Fetterman, who has a 30-point lead over his primary opponents according to a Real Clear Politics average, revealed his sudden medical troubles in a statement Sunday, saying that he had gone to the hospital for a check-up after he began feeling ill. The 52-year-old lieutenant governor said that he “hadn’t been feeling well, but was so focused on the campaign that I ignored the signs and just kept going.”
The Senate hopeful went on to say that he had a stroke “caused by a clot from my heart being in an A-fib rhythm for too long.” Luckily, he added, “the amazing doctors here were able to quickly and completely remove the clot, reversing the stroke.” Fetterman said that doctors told him he did not suffer any cognitive damage and was on his way to a full recovery. Still, he will need to take some time away from campaigning to recover, and doctors have kept him hospitalized to continue observation.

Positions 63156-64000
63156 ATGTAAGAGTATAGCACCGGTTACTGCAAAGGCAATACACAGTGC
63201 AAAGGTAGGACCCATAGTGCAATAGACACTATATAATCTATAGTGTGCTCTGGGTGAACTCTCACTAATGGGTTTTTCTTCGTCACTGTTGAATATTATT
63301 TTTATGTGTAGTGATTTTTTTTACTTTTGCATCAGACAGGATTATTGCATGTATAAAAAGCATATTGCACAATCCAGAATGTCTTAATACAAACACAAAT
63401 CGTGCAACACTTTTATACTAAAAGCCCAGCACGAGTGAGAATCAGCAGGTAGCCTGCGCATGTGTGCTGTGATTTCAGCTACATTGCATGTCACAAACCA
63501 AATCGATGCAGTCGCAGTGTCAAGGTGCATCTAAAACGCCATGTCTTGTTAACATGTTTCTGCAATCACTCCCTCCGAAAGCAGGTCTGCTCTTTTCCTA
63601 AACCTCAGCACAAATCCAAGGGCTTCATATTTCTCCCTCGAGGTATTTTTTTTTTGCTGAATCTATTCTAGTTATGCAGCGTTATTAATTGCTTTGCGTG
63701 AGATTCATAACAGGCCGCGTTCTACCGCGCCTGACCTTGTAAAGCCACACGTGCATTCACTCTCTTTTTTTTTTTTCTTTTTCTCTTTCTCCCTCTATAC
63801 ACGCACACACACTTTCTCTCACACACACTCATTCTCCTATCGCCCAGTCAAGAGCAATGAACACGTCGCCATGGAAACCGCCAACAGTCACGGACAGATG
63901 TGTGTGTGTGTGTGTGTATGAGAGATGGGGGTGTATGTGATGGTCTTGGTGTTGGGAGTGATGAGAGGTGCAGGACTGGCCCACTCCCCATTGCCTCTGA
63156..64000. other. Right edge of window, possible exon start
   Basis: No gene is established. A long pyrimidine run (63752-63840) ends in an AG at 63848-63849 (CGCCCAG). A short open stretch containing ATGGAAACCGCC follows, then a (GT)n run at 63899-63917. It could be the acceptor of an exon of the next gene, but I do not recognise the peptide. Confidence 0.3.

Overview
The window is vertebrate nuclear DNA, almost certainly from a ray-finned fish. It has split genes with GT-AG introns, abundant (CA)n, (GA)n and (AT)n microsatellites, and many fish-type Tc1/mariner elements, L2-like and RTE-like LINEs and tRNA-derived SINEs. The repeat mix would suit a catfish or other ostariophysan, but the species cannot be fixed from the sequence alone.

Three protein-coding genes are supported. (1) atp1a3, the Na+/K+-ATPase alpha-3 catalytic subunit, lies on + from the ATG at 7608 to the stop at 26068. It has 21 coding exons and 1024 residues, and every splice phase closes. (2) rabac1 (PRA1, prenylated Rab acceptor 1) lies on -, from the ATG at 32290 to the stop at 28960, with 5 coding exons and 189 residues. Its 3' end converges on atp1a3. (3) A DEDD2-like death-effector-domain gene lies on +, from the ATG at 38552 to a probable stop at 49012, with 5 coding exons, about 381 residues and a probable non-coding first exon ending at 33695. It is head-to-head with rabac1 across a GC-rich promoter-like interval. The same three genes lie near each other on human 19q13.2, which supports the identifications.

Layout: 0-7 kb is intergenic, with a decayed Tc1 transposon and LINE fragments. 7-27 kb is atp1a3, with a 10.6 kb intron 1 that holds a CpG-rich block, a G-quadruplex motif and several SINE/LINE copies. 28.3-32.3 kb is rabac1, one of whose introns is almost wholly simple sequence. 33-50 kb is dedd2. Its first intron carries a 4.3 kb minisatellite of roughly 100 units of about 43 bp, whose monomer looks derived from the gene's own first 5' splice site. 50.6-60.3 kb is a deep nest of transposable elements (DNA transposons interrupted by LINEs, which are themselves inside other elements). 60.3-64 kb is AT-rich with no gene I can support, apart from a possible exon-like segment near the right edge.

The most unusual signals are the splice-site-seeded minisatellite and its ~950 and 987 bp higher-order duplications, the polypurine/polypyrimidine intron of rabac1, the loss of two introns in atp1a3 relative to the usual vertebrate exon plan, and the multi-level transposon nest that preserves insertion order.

“The doctors have assured me that I’ll be able to get back on the trail, but first I need to take a minute, get some rest, and recover,” his statement read. “There’s so much at stake in this race, and I’m going to be ready for the hard fight ahead.”
Fetterman, a progressive, faces his toughest primary challenge from Rep. Conor Lamb (D-P.A.), a 37-year-old who has campaigned as a moderate. Still, the race is nowhere near as close as on the Republican side, where more than $50 million has been spent on negative advertising alone. Should Fetterman win his primary as is expected, he will face off against the GOP nominee in a race that will help decide control of the Senate, which is currently split 50-50.
The Washington Examiner has reached out to Fetterman’s campaign for comment.